Google Still Needs Websites To Help It Answer Questions

Google Still Needs Websites To Help It Answer Questions

By Chris Crum March 25, 2014

As Google’s Knowledge Graph continues to give users “quick answers” to their queries, it reduces the need to have to click over to another website. Google has quietly been serving a new kind of Knowledge Graph-style result, however, which actually …

FAQ Pages Could Boost Your Google Rankings

In a recent report, Hitwise said that the length of search queries has increased over the past year. Longer search queries, averaging searches of 5+ words in length, have increased 10% from January ’08 to January ’09 they noted.

Ask has an interesting blog post up interpreting this data, and the gist of it is summed up with this paragraph from it:

Searching for Answers Google Doesn’t Have

A new way of searching is on the way, and will come under the label Wolfram Alpha. This is a "knowledge engine" built by Stephen Wolfram, which allows users to ask questions and receive a single definitive answer rather than a page of results pointing to pages that may or may not have the answers they are looking for.

Links On Yahoo Answers Lose Power

This isn’t nearly as serious as having a car’s wheels fall off while a prospective buyer takes a test drive.  Still, even as Microsoft tries to push Yahoo into a sale, links within questions and responses on Yahoo Answers have ceased working.

Researchers Question Yahoo Answers

Stanford University researchers analyzed 10 months worth of content from Yahoo’s popular Answers service to learn about the people using it and where it might go in the future.

Yahoo UK Socializes Applications With Bebo

Yahoo services Answers and Music joined social networking site Bebo to tap its popularity with users in the United Kingdom.

Sears Taps Yahoo For Holiday Campaign

Sears has launched an integrated marketing campaign around the return of the holiday Wish Book.

Penalties of Spamming Wikipedia
Spam Wikipedia, and you will end up in one of the most dreaded places in the World Wide Web. Imagine a place where your site appears in the ‘Spammer Blacklist’ and Yahoo! And Google give you the cold shoulder.

SMX Rewind

So much covered, seen and happened in just two days. From FaceBook to Wikipedia and everything about social media in between. Finally, we wind up and take a dekko at all that we and everyone else from the SEM community have covered:

SMX: Wikipedia, Yahoo Answers & Answer Sharing
Web users rely on community-contributed-content sites such as Wikipedia and Yahoo Answers. These sites enable you to communicate directly with an engaged audience. But contribute to the conversation with care. Too much spin and you’re credibility will be shot-and your brand damaged. You’ll come away from this session knowing how these influential sites work and how to participate constructively.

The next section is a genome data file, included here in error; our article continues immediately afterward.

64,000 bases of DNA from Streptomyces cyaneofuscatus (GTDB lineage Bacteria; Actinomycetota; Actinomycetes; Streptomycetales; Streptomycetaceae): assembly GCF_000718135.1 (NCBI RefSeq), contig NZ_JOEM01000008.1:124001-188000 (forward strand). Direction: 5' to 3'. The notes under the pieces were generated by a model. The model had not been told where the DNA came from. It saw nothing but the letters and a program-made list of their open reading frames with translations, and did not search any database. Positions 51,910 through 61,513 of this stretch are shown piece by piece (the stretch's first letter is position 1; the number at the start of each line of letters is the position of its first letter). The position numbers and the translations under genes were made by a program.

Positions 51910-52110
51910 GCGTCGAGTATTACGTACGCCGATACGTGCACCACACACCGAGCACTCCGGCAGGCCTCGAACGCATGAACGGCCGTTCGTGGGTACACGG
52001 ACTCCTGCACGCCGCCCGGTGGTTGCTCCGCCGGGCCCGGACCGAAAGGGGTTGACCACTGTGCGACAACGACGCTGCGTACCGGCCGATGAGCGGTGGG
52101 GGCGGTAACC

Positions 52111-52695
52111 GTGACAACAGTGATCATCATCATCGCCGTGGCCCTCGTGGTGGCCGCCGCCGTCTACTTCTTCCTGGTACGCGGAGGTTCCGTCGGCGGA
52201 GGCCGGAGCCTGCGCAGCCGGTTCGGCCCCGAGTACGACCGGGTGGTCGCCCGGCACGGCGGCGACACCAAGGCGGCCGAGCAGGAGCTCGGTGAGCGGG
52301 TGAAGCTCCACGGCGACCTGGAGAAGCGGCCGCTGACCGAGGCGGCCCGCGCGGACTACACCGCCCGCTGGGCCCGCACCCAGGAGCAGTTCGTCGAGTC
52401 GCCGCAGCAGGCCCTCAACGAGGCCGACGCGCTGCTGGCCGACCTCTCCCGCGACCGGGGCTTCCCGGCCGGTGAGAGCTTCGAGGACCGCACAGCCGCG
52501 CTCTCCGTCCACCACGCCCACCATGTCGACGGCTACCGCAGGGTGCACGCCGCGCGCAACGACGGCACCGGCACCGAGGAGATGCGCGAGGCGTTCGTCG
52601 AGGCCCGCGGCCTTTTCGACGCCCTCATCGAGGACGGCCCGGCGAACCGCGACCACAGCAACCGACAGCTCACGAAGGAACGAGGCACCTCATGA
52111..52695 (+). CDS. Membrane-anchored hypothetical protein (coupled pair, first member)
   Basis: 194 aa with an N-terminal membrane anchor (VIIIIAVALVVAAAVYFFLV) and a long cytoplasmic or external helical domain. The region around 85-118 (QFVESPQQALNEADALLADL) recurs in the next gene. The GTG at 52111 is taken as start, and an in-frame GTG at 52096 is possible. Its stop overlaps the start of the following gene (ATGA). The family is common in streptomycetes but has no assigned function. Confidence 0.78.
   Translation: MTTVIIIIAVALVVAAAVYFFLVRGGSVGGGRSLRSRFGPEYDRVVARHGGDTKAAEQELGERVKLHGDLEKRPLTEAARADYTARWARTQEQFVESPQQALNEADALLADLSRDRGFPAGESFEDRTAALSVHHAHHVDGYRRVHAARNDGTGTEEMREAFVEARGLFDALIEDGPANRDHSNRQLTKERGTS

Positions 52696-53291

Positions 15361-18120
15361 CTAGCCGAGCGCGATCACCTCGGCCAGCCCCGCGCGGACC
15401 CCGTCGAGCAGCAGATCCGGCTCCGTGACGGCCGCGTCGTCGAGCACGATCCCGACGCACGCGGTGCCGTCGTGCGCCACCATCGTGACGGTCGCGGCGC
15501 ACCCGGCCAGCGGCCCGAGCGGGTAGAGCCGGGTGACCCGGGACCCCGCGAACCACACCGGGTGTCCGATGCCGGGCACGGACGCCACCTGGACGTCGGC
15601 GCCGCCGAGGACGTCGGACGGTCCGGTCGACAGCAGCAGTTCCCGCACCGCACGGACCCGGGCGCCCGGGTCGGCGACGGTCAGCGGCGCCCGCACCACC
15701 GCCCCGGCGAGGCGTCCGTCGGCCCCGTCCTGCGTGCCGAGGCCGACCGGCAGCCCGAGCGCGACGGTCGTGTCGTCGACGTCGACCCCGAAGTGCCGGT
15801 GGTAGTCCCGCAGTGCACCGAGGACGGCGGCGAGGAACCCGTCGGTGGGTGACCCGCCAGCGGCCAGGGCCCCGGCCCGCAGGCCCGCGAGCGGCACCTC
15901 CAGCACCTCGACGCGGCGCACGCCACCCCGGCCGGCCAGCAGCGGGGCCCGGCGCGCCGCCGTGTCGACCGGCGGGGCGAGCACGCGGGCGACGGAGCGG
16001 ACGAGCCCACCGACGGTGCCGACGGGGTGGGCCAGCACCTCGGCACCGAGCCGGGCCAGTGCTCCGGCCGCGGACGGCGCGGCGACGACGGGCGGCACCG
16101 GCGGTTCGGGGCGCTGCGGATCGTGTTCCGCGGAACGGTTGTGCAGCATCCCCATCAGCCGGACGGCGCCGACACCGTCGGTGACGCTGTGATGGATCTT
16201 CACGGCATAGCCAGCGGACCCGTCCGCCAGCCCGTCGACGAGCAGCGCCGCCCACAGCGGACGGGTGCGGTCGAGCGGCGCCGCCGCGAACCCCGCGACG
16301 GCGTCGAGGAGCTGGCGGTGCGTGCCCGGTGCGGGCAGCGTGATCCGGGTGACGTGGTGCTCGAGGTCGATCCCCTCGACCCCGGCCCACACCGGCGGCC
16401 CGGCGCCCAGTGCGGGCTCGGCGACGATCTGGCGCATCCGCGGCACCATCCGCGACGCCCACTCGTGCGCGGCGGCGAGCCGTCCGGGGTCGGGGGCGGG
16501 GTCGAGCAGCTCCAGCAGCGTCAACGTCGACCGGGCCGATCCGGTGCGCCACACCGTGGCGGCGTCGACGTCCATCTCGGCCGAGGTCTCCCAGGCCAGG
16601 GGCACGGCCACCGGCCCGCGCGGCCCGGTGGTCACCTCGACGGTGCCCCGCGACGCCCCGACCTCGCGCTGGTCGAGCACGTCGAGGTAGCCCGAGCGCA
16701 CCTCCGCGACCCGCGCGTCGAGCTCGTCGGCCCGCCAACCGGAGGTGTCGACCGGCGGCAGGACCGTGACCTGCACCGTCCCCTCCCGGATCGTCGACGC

Moderator: Danny Sullivan, Editor-in-Chief, Search Engine Land

Yahoo oneSearch Finds Answers And Wikipedia

Yahoo oneSearch has gotten a whole lot smarter – the mobile service is integrating content from both Yahoo Answers and Wikipedia.  Frequent travelers will be happy to hear that airline information is getting added, as well.

WikiAnswers Sees Jump In Traffic

The Answers Corporation, creator of Answers.com, announced today that metrics for its WikiAnswers site have improved by 50 percent since the end of June 2007.

Yahoo Shortcuts Searchers To Enhancements

Popular searches for consumer electronics, medical information, and NFL players now generate Yahoo Shortcuts in the search engine’s results pages.

Ask Makes Smart Answers Healthier

Health-related information from Healthline populates the Smart Answers field in Ask’s search results as an enhancement to the search engine’s ability to handle health queries.

New Search Engine Has Answers
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A new search engine has launched called QueryCat that has indexed frequently asked questions (FAQ) from across the web and made them searchable.

Google Earth Provides Updates, Answers

There’s a fresh post on the Google LatLong Blog, and it’s titled, “Where in the world is…(Answers).”  You see, the post informs readers of various geographic locations that were hinted at earlier.  But if Google was asking (perhaps rhetorically), “Where in the world is an updated image?” the answer would be, “just about everywhere.”

Answers Looks Up Dictionary.com Purchase

Next to that term, Answers Corp found an entry for $100 million, and acquired Lexico Publishing Group.